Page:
Here’s a recap on the biggest takeaways from last month’s Step Change Open Haus event, How to Build a Customer-Centric Culture.
There is no question about it. Customer-centric companies perform better and are far better able to drive customer loyalty. If you‘re a company looking to adopt a more customer-centric culture, where do you start and how exactly do you make that transition?
Poor culture leads to poor conduct. Following the release of the Commissioner’s final report, it’s clear that businesses need to get their culture and governance right.
Many informed businesses today are actively looking for ways to transform their business model or their culture to become more customer-centric, but many struggle to implement it or just don’t know where to start.
In today’s diverse business landscape, creativity is an essential skill that modern business leaders need to have. It is synonymous to imagination and innovative thinking — specific skill sets that are necessary in pushing workforces to be progressive.
Companies do not come to faster decisions by osmosis — it is always the result of a better decision-making framework.In agile organisations, the ability to make nimble decisions lead to 2.5x the growth, twice the profit, and a 30% higher ROI on investments.
Read on to find out how you can unlock your ability to make great, smarter decisions.
In disruptive times, change may be essentially imposed to improve what is not working or steer the wheel towards a new direction.
No matter what type of change your organisation is going through, having the means to measure success and being able to report the progress to the board are crucial to ensuring that your organisation stays afloat as it wades through these challenging times.
The need to lead change is growing. But leaders who have done it before can attest that going through a transformation is a complicated process. Explore one of the key factors that helps leaders successfully lead transformations: change communications.
Our CEO, Ashton Bishop, reveals what businesses can do to find their next step change, and how to implement the Big 6 Challenges for business growth in this 7-minute Marketing the Invisible podcast with Tom Poland.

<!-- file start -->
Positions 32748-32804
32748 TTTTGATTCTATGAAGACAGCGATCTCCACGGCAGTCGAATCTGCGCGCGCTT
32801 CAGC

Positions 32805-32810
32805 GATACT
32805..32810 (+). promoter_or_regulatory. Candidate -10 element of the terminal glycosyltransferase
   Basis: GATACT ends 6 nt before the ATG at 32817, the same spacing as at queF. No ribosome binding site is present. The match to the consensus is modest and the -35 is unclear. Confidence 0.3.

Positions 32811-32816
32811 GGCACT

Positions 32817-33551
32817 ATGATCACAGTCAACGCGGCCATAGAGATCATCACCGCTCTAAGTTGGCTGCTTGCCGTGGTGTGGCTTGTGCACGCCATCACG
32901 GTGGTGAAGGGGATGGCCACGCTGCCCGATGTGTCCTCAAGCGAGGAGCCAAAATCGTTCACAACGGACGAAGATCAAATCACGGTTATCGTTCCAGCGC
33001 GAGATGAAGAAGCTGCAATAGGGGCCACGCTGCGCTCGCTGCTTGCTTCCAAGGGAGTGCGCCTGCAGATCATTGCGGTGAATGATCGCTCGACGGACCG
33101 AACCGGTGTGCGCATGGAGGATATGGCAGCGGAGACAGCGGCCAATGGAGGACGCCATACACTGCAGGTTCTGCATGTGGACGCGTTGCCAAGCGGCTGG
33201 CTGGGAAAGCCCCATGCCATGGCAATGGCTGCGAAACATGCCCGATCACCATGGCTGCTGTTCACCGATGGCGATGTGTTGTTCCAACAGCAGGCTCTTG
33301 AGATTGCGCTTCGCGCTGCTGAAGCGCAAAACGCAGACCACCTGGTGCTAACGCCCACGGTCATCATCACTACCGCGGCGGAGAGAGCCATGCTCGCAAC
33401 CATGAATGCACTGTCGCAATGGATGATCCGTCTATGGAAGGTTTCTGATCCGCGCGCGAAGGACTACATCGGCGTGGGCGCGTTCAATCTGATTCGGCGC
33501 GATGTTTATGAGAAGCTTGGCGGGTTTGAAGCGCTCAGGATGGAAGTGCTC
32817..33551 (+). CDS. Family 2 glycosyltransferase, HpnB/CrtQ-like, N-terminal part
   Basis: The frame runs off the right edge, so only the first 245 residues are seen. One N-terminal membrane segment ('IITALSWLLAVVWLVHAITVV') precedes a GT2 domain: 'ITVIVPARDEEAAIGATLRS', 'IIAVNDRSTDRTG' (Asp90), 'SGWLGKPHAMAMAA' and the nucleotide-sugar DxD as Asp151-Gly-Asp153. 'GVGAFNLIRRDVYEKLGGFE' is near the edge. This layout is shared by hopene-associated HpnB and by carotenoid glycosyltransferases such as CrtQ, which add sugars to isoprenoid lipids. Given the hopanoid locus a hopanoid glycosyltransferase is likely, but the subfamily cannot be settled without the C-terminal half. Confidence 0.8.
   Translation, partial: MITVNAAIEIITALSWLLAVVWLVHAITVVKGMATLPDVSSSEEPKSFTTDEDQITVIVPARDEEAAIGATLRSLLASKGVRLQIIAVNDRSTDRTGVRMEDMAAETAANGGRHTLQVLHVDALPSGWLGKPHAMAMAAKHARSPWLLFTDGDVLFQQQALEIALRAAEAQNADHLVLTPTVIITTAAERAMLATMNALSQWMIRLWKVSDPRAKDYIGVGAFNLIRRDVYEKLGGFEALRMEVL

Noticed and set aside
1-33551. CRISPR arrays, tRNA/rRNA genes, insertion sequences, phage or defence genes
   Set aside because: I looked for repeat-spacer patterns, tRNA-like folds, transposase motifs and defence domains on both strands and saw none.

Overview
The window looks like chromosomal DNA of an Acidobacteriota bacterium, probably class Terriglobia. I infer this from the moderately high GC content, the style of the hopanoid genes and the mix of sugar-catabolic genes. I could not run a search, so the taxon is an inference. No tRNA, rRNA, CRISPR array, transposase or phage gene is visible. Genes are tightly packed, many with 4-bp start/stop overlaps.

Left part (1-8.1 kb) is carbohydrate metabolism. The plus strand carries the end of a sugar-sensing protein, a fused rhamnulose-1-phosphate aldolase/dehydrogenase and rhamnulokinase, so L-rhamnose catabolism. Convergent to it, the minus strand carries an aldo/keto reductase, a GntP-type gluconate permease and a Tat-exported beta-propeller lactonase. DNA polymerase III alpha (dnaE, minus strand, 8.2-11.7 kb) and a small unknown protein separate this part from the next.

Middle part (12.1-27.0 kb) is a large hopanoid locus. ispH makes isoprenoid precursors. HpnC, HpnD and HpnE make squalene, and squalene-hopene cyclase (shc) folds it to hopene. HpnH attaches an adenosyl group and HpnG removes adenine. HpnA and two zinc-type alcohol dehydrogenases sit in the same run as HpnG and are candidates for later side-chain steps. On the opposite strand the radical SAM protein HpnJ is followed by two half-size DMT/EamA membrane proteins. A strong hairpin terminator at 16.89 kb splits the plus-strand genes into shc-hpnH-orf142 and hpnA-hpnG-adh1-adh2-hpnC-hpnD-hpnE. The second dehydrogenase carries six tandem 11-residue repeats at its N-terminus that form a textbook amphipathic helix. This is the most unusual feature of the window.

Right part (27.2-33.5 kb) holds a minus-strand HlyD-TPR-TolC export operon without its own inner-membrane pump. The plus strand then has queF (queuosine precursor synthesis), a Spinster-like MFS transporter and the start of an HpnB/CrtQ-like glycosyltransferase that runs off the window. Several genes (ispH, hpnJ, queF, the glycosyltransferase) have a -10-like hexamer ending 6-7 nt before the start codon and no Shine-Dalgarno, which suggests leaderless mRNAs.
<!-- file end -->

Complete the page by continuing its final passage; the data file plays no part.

Running a business or managing a team is no walk in the park. Along the way, we realise that failure is unavoidable and sometimes even necessary. In this fourth video of a five-part interview series, we asked former Saatchi & Saatchi CEO Kevin Roberts on what we can learn from failure and how to make the most of it.
A four-billion dollar merger is underway between two of the country’s media player giants, Nine Entertainment and Fairfax Media. The new company name after the merger is Nine, and it is set to become Australia’s formidable integrated media player.
With two giants combining forces to create one formidable integrated media player, there is one worthy question that begs an answer.
When your employees make a serious mistake, what’s their initial response? Is it making excuses? Finger pointing? Or do they have a great sense of ownership for business results that they take action to solve the problem and learn from their mistake?
Many agencies who are at their optimal performance are striving to achieve peak performance thinking that is what is needed to win.
So we asked former Saatchi & Saatchi CEO Kevin Roberts how to maintain peak performance in your team and as an individual. In this video, he also shares how he has been able to put this into action to get to where he is now.
No matter how far-reaching a leader’s vision may be, the reality is that transforming organisations is a difficult and arduous task. Many businesses today are so deeply rooted in operational efficiency and stability that they continue to struggle with how to effectively manage and sustain change.
The Practice of Powerful Presence is a series of concepts and exercises that let you consistently bring out the best in you so you can be the best leader for others.
This is not another leadership tool or app you can simply download — it’s the complete operating system you need if you want to think clearly, think creatively, be powerfully present, and have an edge in your communications.
If you can’t simply define management and leadership then you can’t hope to be effective at either. We’ve got it down to a word for each. At the end of this article you should be able to see what great looks like — no matter what side of the divide you come down on.